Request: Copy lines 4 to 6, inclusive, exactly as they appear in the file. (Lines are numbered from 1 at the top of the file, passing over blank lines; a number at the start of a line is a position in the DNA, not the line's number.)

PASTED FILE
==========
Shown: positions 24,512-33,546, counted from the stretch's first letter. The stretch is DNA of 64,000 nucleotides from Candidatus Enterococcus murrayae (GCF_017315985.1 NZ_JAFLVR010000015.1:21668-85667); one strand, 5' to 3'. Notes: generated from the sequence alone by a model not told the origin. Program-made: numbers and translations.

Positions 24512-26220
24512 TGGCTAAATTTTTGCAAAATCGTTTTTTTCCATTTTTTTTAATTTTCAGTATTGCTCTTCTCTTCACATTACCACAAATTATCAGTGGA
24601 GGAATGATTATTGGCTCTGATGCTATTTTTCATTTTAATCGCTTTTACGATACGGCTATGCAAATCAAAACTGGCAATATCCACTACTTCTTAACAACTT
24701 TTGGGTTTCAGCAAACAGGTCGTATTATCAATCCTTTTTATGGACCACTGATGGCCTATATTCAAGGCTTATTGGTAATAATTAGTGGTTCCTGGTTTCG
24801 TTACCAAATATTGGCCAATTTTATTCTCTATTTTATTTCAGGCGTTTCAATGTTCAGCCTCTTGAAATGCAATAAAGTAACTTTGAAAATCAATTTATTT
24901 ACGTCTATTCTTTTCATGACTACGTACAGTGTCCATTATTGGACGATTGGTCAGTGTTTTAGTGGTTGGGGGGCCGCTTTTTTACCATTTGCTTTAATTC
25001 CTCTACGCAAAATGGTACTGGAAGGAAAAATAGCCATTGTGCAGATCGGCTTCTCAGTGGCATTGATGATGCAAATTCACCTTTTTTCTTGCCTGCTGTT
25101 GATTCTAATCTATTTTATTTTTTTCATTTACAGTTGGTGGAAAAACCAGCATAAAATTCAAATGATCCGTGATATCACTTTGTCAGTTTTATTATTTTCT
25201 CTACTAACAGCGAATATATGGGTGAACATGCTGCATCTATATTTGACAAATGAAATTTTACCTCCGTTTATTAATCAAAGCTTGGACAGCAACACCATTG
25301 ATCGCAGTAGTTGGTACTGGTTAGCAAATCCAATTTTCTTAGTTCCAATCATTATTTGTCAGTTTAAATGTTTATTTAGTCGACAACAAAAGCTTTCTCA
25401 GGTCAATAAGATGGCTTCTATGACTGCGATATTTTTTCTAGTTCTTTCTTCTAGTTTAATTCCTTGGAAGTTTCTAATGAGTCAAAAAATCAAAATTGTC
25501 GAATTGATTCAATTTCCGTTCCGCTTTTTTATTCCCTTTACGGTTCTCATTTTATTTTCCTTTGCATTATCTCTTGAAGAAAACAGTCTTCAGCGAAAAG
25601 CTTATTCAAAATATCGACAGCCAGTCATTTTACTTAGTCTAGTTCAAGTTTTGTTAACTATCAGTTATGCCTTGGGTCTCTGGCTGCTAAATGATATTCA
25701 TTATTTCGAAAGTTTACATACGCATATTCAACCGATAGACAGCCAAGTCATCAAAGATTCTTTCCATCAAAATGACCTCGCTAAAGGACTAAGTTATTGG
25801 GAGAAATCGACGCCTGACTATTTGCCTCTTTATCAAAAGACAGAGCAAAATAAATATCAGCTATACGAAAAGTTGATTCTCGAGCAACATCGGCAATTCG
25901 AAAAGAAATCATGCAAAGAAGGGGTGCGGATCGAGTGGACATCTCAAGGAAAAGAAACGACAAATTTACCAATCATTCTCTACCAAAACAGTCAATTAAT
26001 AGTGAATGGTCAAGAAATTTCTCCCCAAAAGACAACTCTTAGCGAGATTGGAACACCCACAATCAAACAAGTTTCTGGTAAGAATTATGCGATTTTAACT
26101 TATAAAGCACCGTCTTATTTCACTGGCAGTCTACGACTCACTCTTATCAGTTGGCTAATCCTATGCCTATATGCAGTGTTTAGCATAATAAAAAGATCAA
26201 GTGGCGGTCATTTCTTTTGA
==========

24601 GGAATGATTATTGGCTCTGATGCTATTTTTCATTTTAATCGCTTTTACGATACGGCTATGCAAATCAAAACTGGCAATATCCACTACTTCTTAACAACTT
24701 TTGGGTTTCAGCAAACAGGTCGTATTATCAATCCTTTTTATGGACCACTGATGGCCTATATTCAAGGCTTATTGGTAATAATTAGTGGTTCCTGGTTTCG
24801 TTACCAAATATTGGCCAATTTTATTCTCTATTTTATTTCAGGCGTTTCAATGTTCAGCCTCTTGAAATGCAATAAAGTAACTTTGAAAATCAATTTATTT